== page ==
Acute paronychia is usually caused by bacteria. Claims have also been made that the popular acne medication, isotretinoin, has caused paronychia to develop in patients. Paronychia is often treated with antibiotics, either topical or oral. Chronic paronychia is most often caused by a yeast infection of the soft tissues around the nail but can also be traced to a bacterial infection. If the infection is continuous, the cause is often fungal and needs antifungal cream or paint to be treated.
Risk factors include repeatedly washing hands and trauma to the cuticle such as may occur from biting. In the context of bartending, it is known as bar rot.
Prosector’s paronychia is a primary inoculation of tuberculosis of the skin and nails, named after its association with prosectors, who prepare specimens for dissection. Paronychia around the entire nail is sometimes referred to as runaround paronychia.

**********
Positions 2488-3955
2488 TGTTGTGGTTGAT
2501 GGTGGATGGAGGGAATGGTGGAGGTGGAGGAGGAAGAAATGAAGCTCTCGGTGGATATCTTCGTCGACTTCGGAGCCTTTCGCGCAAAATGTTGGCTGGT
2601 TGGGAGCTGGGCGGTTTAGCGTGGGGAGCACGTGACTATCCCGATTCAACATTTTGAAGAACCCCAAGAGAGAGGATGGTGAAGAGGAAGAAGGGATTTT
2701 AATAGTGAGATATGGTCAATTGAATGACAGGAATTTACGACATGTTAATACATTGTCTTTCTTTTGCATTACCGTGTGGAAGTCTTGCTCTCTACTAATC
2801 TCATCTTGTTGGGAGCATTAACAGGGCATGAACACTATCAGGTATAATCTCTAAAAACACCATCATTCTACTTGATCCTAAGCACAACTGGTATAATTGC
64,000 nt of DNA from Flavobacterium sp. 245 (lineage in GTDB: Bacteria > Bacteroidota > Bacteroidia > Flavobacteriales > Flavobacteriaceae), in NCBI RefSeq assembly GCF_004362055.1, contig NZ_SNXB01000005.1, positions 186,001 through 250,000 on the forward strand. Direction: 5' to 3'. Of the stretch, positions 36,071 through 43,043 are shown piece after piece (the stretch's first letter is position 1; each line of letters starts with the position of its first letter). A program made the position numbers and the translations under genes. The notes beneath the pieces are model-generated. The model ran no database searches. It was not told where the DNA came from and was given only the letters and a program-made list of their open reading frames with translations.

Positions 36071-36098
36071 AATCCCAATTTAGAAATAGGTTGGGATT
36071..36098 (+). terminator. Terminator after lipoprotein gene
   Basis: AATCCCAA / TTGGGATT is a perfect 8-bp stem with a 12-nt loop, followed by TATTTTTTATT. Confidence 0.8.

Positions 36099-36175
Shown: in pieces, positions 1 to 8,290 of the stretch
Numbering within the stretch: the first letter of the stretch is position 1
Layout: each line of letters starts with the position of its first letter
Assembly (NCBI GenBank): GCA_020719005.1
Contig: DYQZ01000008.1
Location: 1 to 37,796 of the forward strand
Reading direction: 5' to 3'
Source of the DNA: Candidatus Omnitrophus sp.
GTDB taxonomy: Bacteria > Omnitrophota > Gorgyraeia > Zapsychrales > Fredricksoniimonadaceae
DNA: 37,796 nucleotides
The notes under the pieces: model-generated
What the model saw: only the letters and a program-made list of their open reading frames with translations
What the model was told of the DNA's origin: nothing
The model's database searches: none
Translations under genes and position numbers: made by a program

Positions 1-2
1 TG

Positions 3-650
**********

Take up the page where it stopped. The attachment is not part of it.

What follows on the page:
Painful paronychia in association with a scaly, erythematous, keratotic rash (papules and plaques) of the ears, nose, fingers, and toes may be indicative of acrokeratosis paraneoplastica, which is associated with squamous cell carcinoma of the larynx.
Paronychia can occur with diabetes, drug-induced immunosuppression, or systemic diseases such as pemphigus.
When no pus is present, warm soaks for acute paronychia is reasonable, even though there is a lack of evidence to support its use. Antibiotics such as clindamycin or cephalexin are also often used, the first being more effective in areas where MRSA is common. If there are signs of an abscess (the presence of pus) drainage is recommended.
Chronic paronychia is treated by avoiding whatever is causing it, a topical antifungal, and a topical steroid. In those who do not improve following these measures oral antifungals and steroids may be used or the nail fold may be removed surgically.